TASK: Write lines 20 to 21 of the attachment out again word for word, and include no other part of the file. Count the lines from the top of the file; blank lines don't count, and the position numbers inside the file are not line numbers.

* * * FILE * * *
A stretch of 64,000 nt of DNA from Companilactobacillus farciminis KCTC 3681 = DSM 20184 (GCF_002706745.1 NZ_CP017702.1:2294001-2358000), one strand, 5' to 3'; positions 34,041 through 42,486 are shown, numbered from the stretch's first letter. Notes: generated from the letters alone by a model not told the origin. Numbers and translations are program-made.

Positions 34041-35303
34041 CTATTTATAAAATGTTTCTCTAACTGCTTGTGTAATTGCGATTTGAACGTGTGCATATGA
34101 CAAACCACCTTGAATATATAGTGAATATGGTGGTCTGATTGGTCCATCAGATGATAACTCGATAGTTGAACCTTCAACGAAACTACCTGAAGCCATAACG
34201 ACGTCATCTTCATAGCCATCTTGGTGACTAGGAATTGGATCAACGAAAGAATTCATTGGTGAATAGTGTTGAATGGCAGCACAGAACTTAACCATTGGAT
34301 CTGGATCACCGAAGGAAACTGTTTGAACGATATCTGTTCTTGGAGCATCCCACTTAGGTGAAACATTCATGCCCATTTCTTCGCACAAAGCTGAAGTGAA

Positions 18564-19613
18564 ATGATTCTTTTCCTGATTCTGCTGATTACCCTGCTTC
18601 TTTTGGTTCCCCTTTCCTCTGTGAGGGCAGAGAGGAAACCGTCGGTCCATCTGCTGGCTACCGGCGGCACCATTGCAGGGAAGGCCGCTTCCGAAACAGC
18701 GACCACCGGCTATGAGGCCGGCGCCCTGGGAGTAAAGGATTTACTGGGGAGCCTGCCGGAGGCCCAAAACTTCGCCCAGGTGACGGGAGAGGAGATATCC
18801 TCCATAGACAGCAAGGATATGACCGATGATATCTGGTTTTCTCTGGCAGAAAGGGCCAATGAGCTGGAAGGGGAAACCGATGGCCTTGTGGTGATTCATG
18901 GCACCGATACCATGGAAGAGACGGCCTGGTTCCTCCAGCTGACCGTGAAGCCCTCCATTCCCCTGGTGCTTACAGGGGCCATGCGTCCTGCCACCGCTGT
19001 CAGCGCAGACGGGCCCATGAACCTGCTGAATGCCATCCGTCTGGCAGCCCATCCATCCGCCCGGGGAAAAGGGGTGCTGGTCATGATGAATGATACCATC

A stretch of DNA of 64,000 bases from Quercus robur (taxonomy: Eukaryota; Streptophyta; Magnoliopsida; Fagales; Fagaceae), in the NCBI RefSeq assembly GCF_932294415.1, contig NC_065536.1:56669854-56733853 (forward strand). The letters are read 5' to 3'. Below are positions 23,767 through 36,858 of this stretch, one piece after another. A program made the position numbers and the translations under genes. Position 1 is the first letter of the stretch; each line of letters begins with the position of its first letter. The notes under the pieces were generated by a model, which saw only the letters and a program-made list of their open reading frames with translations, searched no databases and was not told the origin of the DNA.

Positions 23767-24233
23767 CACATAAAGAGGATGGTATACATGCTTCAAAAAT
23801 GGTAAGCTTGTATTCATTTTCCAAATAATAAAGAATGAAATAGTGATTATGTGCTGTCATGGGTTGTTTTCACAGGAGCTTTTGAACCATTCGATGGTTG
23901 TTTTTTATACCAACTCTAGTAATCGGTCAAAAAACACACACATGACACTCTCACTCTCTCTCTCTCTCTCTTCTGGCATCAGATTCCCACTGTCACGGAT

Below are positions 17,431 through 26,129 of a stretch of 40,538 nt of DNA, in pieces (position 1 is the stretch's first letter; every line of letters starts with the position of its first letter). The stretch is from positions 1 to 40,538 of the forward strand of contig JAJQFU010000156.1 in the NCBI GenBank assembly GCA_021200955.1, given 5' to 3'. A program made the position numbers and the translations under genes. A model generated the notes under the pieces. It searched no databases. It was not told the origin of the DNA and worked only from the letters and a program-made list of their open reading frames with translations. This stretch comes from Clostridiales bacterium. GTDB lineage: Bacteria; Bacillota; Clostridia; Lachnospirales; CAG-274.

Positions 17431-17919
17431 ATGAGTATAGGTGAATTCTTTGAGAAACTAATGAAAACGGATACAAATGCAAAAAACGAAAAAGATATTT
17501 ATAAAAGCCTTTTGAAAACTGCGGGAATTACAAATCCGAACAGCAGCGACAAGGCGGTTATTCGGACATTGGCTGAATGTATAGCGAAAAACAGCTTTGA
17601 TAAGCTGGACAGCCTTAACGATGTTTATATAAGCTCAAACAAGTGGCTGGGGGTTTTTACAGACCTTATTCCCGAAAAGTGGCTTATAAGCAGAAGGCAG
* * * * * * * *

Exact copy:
Positions 17431-17919
17431 ATGAGTATAGGTGAATTCTTTGAGAAACTAATGAAAACGGATACAAATGCAAAAAACGAAAAAGATATTT